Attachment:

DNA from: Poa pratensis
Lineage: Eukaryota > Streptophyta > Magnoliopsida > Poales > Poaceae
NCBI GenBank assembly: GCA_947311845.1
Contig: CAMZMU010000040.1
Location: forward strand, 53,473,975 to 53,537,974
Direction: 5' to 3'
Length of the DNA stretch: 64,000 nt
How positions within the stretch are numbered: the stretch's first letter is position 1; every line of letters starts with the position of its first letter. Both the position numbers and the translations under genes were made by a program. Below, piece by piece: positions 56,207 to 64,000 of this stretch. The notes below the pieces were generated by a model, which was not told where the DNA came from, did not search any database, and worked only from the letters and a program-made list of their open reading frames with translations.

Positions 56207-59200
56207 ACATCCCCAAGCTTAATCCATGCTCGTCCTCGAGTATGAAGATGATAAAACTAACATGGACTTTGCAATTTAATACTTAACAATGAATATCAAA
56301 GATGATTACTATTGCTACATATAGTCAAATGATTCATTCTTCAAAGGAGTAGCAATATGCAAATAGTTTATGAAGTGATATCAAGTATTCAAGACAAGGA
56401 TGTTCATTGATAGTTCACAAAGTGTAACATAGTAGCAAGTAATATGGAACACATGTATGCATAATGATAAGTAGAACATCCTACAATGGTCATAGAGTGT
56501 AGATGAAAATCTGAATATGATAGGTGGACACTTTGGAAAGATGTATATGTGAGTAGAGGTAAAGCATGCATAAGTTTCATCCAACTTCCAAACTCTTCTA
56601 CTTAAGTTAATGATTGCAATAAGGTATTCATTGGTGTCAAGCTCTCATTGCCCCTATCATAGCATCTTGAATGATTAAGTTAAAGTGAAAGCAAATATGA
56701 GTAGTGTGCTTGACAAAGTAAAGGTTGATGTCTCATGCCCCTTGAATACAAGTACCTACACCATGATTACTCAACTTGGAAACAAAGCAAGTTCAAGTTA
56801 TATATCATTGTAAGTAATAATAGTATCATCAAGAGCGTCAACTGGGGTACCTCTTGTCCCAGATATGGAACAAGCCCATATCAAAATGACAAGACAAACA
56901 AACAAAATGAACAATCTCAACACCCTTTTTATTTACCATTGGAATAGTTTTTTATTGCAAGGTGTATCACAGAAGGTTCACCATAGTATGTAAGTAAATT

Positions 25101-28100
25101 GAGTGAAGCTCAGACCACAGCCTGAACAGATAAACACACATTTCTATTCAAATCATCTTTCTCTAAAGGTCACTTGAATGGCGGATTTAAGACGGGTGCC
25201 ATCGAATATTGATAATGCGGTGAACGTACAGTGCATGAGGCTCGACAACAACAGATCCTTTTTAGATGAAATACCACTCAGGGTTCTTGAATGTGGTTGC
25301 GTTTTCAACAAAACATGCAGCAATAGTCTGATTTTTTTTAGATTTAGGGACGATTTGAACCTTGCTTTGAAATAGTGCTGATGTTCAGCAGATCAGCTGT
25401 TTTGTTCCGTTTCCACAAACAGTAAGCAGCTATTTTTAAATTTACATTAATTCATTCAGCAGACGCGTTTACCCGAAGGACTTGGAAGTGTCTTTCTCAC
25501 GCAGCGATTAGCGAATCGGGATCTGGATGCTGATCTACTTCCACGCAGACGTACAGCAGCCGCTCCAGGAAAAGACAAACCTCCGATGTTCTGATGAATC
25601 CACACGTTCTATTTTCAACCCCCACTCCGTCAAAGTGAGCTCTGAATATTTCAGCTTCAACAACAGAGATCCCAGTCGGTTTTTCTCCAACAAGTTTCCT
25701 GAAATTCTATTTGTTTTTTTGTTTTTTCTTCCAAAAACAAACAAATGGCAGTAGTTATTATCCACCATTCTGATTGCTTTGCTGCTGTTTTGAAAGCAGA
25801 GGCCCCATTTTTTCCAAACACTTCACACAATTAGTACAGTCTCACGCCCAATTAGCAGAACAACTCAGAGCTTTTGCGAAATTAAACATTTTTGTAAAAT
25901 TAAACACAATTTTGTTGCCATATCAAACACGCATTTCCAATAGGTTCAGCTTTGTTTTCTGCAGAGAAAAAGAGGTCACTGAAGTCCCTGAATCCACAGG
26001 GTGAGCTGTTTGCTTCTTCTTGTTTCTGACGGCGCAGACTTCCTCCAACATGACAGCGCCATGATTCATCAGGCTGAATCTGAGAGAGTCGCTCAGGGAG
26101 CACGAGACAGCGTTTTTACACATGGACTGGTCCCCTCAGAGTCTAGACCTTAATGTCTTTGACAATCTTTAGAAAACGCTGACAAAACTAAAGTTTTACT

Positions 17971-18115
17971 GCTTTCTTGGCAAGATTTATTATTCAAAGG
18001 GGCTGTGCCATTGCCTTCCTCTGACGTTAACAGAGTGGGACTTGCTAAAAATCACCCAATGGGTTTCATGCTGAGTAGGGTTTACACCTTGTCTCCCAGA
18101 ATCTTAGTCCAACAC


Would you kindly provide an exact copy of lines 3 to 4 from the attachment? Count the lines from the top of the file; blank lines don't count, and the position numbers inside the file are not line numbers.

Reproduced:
NCBI GenBank assembly: GCA_947311845.1
Contig: CAMZMU010000040.1